This design approach provides both unambiguous access to information in a logical way and quite a bit of flexibility. For example, one of the layouts allows a basic map in the lower portion of the screen and two thumbnails at the top. Using the menu keys, you can customize these thumbnails to suit your fancy. For instance, if youre tiptoeing through convective weather, you might want to have the strike page in one thumbnail and NEXRAD in the other, or some other combination. Again, other MFDs do this in some fashion, but not in displays that occupy the six-pack zone.

None of these combinations are difficult to figure out, even without cracking the pilots guide. We think this is primarily because Aspen hasnt tried to do too much with the MFD, but it still has enough capability to keep up with the competition. We would rate screen size, brightness and viewability as excellent and even though some of the labeling is smaller than we would like, the fact that its placed directly in front of the pilot is a plus.


When were asked about our honest feelings about the Aspen concept, we always seem to visualize an older airplane-say, a Comanche or an E-model Mooney-that already has a GNS430. The EFD1000 allows the owner to bring this airplane up to state of the art for not much money, assuming you don’t go hog wild with the interfaces. The MFD500/1000 offers a similar cost-effective, simple mechanical installation that doesnt requiring ripping out the panel back to the cold side of the firewall. Check on the detail on the prices of other MFDs in the chart on the opposite page. In our view, the Aspen MFD option is near the top in value.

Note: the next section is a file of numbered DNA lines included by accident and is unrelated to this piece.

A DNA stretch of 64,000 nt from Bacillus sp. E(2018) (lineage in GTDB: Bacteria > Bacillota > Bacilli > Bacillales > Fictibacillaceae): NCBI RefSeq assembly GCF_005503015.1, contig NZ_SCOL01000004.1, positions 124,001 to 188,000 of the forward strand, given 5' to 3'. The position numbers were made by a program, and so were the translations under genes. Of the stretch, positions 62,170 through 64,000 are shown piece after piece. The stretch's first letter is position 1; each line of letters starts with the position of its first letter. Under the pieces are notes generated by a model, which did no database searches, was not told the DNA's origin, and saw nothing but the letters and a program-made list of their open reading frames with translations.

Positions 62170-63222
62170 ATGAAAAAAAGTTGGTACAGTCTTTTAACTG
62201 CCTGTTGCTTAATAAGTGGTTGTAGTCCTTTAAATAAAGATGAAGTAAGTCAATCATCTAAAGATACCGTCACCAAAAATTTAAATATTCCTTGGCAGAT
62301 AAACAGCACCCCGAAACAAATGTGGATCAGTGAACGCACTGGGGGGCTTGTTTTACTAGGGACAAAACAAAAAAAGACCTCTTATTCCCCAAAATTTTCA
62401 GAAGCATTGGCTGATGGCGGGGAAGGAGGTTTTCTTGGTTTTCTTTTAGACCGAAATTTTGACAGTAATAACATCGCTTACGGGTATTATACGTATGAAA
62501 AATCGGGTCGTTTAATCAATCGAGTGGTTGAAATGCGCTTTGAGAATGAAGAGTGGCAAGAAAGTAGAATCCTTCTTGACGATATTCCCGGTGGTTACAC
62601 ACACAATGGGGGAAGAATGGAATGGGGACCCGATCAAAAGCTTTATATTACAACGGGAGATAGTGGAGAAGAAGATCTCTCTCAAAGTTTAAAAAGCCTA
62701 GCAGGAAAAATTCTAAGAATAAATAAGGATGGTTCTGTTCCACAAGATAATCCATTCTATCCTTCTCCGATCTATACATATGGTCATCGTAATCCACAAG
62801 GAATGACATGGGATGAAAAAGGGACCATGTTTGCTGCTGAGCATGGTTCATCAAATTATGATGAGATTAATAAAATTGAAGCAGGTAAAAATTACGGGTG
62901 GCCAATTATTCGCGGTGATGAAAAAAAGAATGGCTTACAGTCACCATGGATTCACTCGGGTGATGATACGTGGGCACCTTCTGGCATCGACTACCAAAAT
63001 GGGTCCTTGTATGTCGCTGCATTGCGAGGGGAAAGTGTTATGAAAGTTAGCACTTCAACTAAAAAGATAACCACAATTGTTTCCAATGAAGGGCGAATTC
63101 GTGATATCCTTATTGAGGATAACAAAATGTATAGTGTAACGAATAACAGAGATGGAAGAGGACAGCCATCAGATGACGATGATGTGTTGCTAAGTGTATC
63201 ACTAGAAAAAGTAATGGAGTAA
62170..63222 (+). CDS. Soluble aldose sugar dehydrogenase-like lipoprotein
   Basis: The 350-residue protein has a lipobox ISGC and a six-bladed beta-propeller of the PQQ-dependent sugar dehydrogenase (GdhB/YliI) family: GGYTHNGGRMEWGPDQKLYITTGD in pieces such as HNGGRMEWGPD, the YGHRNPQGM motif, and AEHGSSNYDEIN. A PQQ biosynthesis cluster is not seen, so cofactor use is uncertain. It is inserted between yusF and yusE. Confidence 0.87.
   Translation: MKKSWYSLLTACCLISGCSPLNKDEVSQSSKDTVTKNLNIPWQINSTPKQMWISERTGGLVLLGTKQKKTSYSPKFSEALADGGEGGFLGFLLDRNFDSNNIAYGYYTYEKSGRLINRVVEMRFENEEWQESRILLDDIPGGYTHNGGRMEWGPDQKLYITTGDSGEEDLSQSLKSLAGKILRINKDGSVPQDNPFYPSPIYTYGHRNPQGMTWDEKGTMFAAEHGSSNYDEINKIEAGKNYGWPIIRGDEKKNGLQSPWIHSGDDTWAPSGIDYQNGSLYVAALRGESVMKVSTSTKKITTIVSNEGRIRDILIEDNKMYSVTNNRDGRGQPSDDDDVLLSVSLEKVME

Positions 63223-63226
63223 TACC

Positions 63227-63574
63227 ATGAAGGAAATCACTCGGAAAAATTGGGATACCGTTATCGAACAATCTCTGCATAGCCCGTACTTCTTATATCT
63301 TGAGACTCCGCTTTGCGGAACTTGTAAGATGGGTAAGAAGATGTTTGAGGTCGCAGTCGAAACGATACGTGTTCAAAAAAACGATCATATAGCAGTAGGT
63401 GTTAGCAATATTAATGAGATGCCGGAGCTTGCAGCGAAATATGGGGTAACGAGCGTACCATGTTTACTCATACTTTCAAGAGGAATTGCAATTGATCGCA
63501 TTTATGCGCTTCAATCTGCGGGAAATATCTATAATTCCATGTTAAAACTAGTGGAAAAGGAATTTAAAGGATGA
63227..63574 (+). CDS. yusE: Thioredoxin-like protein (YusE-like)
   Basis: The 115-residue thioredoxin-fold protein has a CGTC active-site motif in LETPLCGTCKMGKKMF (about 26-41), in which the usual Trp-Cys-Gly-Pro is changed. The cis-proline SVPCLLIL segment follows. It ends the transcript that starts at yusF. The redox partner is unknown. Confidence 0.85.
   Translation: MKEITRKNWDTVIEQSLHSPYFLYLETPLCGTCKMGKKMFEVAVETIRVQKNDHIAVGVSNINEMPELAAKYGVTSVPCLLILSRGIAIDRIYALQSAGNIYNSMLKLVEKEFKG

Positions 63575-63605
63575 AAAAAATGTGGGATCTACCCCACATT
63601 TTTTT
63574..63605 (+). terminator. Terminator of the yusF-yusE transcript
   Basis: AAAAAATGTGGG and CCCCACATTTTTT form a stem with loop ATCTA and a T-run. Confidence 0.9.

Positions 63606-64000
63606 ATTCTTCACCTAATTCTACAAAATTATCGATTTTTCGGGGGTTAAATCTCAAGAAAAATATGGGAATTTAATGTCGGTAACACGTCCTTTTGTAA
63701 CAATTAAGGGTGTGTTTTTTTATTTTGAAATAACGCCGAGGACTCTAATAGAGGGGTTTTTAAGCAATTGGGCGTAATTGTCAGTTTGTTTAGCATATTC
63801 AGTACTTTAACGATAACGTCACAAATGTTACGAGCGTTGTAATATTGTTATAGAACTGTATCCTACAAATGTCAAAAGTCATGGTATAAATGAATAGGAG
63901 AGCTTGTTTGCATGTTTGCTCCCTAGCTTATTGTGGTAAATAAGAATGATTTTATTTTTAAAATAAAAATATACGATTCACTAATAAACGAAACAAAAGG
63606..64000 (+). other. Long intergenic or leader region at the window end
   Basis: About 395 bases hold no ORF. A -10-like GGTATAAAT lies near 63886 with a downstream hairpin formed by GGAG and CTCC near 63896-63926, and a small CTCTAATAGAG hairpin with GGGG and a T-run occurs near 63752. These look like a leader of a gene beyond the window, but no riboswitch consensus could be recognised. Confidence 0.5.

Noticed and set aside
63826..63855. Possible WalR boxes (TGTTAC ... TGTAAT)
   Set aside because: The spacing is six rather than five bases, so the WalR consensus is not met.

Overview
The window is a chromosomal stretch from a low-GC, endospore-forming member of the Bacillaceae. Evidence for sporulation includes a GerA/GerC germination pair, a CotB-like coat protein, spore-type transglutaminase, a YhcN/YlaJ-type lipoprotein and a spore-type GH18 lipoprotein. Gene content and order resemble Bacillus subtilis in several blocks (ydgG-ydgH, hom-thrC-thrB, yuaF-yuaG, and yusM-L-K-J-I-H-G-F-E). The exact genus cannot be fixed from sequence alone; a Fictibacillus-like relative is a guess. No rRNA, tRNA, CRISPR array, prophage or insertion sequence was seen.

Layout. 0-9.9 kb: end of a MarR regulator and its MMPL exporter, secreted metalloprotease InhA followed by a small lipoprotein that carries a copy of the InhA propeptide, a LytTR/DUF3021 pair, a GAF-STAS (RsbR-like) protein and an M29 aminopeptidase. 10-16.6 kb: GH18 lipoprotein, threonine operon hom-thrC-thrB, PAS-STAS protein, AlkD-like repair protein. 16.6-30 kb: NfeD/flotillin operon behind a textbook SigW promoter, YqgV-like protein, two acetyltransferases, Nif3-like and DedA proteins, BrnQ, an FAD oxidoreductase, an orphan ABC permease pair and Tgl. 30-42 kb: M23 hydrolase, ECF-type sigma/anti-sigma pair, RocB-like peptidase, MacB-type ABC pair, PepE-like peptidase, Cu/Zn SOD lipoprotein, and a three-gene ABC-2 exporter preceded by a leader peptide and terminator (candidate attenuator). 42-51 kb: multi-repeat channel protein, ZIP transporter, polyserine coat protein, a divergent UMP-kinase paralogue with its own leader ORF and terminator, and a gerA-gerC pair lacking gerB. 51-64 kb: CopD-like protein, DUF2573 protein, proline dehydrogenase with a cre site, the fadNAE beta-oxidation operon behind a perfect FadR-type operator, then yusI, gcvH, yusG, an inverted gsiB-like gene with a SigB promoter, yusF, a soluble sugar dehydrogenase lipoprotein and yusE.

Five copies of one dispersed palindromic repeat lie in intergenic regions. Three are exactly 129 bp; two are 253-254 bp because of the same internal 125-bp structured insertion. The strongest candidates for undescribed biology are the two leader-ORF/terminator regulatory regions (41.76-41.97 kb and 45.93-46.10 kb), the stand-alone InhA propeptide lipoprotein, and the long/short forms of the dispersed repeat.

However, the Aspens vertical aspect may not appeal to everyone. If there’s room in the center panel and budget isn’t a driving factor, there are other products-not to mention used options-that might prove a better fit. Either way, if you already have the Aspen PFD, upgrading to an MFD of any kind will start around $10,000 and go up from there.

If you want an aftermarket MFD that doubles as a PFD, Aspen is the only choice and that will give it strong market appeal.

Larry Anglisano is Aviation Consumers avionics editor. He works at Exxel Avionics in Hartford, Connecticut.

Editor in Chief Larry Anglisano has been a staple at Aviation Consumer since 1995. An active land, sea and glider pilot, Larry has over 30 years’ experience as an avionics repairman and flight test pilot. He’s the editorial director overseeing sister publications Aviation Safety magazine, IFR magazine and is a regular contributor to KITPLANES magazine with his Avionics Bootcamp column.